Winter is coming. It’s as true here at Clearcast as it is in Westeros, and winter means one thing above all others.
No, not an army of the undead. At Clearcast winter means unending discussion about fireplaces. It’s a glamourous life in ad compliance.
While there are few things as Christmassy as snuggling up by a roaring fire with stockings hanging either side, the reality of including this kind of image in a TV ad has historically been a bit more complicated.
Those who’ve been in the industry for a fair few years may have experienced ads being rejected for mirrors hanging over fireplaces, featuring any kind of decorations on the mantelpiece and more. Could this be true? Was Clearcast the Grinch of yesteryear?
Well, yes and no. While these used to be big no-nos, it was due to guidance from the Royal Society for the Prevention of Accidents (ROSPA). What would then happen every year would be a deluge of last-minute Christmas ads, all with festooned fireplaces, all needing to be re-edited in short order. With Christmas deadlines approaching, it served to heighten what was already a stressful time right across the industry.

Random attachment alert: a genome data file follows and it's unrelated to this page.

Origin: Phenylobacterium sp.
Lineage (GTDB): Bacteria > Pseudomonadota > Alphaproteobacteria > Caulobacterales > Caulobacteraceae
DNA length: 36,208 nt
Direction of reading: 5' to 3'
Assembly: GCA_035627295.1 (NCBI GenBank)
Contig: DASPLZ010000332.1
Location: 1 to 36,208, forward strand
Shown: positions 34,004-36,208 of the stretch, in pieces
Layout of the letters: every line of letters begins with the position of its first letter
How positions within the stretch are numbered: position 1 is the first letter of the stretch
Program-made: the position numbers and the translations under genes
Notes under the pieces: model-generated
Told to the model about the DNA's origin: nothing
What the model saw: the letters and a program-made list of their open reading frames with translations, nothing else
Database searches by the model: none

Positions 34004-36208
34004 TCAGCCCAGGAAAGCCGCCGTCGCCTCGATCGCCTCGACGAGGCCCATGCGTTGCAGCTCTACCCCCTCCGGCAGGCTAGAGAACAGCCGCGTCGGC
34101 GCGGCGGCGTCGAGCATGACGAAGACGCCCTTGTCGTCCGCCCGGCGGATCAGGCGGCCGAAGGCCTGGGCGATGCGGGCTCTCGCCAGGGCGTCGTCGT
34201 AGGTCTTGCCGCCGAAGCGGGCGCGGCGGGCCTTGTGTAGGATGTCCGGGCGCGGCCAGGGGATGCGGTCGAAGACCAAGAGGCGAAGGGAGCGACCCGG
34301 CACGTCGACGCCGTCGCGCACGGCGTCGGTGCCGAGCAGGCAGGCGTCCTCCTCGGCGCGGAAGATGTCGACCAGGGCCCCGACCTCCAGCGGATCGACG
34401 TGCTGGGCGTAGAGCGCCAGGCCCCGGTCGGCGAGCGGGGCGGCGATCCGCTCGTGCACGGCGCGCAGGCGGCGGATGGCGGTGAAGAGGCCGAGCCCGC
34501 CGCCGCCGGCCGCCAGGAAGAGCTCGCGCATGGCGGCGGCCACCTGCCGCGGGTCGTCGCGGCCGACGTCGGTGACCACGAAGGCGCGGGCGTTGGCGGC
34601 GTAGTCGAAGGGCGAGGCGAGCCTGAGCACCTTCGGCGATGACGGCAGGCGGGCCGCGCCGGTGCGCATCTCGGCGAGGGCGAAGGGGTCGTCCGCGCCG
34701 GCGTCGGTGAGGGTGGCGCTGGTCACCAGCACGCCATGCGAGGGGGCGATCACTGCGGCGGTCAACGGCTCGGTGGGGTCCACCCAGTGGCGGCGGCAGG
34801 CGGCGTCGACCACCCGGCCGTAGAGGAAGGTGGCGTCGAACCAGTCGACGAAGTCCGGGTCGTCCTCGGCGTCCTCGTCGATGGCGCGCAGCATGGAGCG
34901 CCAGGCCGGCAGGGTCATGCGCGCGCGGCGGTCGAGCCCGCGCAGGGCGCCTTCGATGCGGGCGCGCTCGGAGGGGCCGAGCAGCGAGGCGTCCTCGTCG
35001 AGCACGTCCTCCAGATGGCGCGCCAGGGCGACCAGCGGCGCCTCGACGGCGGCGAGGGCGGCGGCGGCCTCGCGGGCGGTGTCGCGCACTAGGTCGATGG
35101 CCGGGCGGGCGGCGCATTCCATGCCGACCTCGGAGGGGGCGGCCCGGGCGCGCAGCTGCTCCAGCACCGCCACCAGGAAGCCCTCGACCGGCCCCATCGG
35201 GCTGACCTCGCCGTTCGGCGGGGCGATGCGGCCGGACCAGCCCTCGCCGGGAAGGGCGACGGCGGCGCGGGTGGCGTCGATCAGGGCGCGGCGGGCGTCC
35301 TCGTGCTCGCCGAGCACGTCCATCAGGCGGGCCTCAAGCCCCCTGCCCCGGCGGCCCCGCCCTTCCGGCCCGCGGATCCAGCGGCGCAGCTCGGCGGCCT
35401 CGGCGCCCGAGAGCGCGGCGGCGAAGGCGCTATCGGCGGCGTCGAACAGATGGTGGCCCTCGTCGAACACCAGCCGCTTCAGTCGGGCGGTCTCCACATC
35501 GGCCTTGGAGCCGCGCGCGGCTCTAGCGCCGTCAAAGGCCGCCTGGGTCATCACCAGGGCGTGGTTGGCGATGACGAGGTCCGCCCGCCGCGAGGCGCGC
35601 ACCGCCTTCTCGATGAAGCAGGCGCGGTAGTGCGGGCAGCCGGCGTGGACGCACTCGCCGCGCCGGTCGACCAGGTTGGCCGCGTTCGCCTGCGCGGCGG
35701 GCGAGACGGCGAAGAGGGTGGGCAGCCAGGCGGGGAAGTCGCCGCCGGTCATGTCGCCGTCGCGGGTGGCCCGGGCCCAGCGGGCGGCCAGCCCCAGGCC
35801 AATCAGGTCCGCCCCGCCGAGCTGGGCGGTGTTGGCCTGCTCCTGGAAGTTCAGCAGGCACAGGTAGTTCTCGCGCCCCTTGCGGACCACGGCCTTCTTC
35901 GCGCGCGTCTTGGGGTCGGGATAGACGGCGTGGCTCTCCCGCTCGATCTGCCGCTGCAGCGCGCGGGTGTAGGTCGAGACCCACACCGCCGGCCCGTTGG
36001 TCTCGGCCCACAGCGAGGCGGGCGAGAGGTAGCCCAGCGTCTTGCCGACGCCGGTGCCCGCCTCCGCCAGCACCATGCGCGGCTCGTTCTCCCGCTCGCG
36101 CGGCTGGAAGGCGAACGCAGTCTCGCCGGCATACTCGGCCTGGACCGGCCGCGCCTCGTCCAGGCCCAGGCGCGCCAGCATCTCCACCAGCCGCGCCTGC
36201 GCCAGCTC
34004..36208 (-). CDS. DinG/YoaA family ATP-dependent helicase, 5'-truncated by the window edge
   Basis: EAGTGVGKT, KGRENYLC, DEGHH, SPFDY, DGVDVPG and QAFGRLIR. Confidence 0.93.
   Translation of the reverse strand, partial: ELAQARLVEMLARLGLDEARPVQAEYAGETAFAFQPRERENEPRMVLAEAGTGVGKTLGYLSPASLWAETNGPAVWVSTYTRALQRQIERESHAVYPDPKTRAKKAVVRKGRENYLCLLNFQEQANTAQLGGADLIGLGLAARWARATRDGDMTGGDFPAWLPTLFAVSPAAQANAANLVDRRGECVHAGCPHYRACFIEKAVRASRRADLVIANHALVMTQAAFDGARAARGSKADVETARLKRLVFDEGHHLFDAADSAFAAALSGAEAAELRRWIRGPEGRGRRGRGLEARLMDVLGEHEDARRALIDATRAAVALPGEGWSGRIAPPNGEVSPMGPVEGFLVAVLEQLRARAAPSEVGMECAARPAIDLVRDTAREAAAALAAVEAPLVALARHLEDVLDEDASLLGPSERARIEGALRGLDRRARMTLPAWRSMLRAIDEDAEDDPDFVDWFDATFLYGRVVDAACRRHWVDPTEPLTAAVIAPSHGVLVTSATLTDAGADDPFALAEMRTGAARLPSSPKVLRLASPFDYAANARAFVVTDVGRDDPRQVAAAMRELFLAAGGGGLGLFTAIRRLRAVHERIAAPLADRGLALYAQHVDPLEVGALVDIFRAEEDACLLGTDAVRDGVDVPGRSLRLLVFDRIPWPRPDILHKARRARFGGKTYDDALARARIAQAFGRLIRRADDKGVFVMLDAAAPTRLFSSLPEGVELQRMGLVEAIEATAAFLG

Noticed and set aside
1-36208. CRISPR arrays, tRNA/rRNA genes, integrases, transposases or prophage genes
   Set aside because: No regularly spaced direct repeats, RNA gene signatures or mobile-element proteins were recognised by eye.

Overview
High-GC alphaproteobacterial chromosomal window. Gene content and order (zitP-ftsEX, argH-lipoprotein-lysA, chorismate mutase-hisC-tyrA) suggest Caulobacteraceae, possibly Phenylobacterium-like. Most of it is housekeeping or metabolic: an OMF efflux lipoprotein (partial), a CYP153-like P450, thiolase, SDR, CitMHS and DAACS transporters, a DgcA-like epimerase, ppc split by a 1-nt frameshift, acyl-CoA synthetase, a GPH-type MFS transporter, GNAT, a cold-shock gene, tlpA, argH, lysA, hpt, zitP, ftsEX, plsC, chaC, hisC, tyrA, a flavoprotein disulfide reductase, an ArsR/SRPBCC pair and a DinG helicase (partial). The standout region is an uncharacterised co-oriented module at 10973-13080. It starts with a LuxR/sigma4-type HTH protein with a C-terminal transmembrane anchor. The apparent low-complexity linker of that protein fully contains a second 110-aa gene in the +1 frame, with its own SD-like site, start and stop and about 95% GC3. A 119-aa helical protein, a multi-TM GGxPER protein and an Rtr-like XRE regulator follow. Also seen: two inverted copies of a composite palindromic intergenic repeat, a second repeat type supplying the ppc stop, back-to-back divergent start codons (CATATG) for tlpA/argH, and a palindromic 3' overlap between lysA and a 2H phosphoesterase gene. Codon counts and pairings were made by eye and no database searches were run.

A couple of years ago we decided to revisit our fireplace policy. It was a tricky debate – our policy had been quite strict for a number of years, though we were minded to relax our position. We normally make that kind of decision based on ASA precedent, but as we had been so strict there hadn’t been any ASA rulings. More festive heads prevailed, and our policy was relaxed.
So what is the Clearcast policy on fireplaces?
These days we’re happy with a mirror hanging above the fireplace. Not only that, but decorations on the mantelpiece are fine too, so long as nothing is dangling down. Stockings are also allowed but must be hanging to the side of the fireplace, rather than in front of the fire. Of course all of this is dependent on some basic fire safety – there should be a fireguard present if there are decorations shown, and the fire itself shouldn’t be roaring out of control.
Those are the main guidelines, but do be aware that fireplaces are looked at on a case by case basis. Anything that looks like a fire hazard is likely to be rejected – candles nestled among decorations or stockings too close to flames for example. If in doubt, knock together a sketch or find an example image and pass it over to your Clearcast contact for a look.
Jonathan Laury, Communications Executive, Clearcast Ltd